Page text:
• Develop an understanding of the constituents, properties and management of soils and growing media.
  • Develop an understanding of environmental control and plant cultivation in greenhouses and other protected environments.
  • Develop an understanding of plant selection, establishment and maintenance of a range of ornamental plants.
  • Develop an understanding of pest, diseases and weeds that affect horticultural plants, and the cultural, biological, chemical and integrated systems used to control those problems.

What You Will Do

  • Draw and label a diagram of a plant cell.
  • Draw a diagram showing where active cell division is located within plants.
  • Draw two diagrams (one of a monocotyledon, the other a dicotyledon), showing the external differences between a monocotyledon and a dicotyledon.
  • Identify plants with botanical keys.
  • Dissect two different flowers and identify their parts.
  • Collect and identify different types of fruits.
  • Collect different leaves, draw and describe them.
  • Sow different types of seed, draw and describe the changes occurring to the seed.
  • Try to find as many examples of modified plant parts that you can.
  • Compare different pollination methods
  • Define botanical concepts and terms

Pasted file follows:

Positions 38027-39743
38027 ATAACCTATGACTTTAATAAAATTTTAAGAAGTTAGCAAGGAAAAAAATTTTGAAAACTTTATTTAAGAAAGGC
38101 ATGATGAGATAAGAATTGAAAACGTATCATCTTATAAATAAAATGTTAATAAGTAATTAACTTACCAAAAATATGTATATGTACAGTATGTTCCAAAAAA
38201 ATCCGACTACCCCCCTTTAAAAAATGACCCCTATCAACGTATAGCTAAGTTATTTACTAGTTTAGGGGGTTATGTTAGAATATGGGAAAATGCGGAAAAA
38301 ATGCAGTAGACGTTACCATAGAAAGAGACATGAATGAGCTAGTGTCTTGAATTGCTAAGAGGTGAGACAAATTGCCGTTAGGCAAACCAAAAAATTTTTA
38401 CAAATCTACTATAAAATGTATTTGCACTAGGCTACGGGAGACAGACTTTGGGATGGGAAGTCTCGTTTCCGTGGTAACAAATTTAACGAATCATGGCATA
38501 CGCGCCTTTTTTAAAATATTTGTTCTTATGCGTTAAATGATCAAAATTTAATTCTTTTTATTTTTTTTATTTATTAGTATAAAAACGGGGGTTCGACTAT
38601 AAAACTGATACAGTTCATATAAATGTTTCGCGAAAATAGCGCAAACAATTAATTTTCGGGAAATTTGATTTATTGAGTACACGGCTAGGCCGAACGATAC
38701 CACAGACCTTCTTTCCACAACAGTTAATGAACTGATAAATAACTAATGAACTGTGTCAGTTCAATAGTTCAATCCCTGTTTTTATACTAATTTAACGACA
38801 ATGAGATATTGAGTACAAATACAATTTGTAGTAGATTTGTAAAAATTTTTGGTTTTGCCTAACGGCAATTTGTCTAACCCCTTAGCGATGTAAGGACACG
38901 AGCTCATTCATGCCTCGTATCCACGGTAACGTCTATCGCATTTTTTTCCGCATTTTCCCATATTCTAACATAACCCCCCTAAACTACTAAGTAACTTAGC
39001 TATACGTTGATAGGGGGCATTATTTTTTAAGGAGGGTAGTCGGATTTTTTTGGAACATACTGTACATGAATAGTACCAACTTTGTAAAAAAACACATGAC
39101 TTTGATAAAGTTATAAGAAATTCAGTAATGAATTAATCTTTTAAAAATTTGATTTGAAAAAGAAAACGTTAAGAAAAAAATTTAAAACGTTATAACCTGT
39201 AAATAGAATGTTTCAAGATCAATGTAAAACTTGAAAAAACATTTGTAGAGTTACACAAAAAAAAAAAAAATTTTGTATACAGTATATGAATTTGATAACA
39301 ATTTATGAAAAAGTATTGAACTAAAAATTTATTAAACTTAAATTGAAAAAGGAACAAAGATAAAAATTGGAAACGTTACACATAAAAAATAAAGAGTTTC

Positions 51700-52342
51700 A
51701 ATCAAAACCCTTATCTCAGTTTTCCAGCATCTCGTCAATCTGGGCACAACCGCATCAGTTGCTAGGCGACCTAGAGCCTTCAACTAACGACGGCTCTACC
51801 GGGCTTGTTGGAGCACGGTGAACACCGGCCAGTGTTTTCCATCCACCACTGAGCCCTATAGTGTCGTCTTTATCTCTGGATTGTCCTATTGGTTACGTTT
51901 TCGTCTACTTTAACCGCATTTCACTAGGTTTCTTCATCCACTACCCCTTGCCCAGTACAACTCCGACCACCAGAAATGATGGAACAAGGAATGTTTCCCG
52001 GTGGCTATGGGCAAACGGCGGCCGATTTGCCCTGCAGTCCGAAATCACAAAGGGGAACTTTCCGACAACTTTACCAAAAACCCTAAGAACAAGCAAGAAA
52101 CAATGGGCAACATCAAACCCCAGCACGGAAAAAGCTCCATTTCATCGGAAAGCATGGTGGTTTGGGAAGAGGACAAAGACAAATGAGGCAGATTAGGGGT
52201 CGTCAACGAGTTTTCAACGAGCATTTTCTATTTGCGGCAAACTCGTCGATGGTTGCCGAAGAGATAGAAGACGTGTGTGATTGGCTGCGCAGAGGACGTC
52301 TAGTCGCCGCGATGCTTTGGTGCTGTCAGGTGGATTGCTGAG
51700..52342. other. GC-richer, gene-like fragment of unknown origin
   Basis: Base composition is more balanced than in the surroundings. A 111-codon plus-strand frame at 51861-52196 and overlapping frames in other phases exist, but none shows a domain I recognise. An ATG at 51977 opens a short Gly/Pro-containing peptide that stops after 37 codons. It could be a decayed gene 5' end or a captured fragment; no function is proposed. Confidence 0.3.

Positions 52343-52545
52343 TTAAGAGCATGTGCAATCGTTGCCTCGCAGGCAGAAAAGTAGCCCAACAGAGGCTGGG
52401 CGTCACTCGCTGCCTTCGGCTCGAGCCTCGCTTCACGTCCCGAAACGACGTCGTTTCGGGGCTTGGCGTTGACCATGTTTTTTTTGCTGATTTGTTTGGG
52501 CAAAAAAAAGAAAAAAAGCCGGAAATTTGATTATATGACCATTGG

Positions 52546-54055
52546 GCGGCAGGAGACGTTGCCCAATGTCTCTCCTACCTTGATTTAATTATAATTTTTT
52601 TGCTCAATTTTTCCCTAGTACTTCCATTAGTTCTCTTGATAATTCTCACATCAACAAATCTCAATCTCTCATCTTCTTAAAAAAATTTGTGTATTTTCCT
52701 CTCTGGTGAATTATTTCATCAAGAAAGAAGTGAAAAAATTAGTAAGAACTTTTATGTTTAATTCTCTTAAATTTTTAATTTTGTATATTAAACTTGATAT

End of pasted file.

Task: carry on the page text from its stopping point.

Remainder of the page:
• Develop a crop rotation system for a vegetable garden - submit with your assignment.
  • Visit an orchard and discuss suitable cultivars and root stocks selection, fertilisation, certification schemes available for fruit plants, pests and diseases control, crop production and harvest methods
  • Find articles, plans or real life gardens that represent the following five styles (one garden for each style): formal, informal, productive vegetable and fruit garden, greenhouse or conservatory garden and walled garden (or courtyard).
  • Study and compare different landscapes
  • Identify the soil layers (soil horizons) of the soil profile.
  • Take a soil sample for later analysis.
  • Contact irrigation suppliers and compare irrigation systems.
  • Draw a diagram outlining the carbon and nitrogen cycles.
  • Visit a fertiliser supplier or garden centre and collect/gather information in relation to the various types of fertiliser available.
  • Contact growing structure suppliers and manufacturers, i.e. home greenhouses, conservatories, cloches, and any other growing structures. Collect brochures and catalogues on the products they sell. Try to include information on heating, irrigation, cladding, etc.
  • Visit a commercial greenhouse and take photographs of equipment they use to assist with environmental control including heating, lighting, ventilation, misting or fogging systems.
  • Investigate the type of pots and potting mixes available in the market.
  • Investigate the current legislation in your area regarding the approved use of chemicals for the control of fungi, pests and bacteria and legislation in relation to runoff and other environmental factors associated with greenhouse production.
  • Investigate the health and safety issues and risk associated with greenhouse production.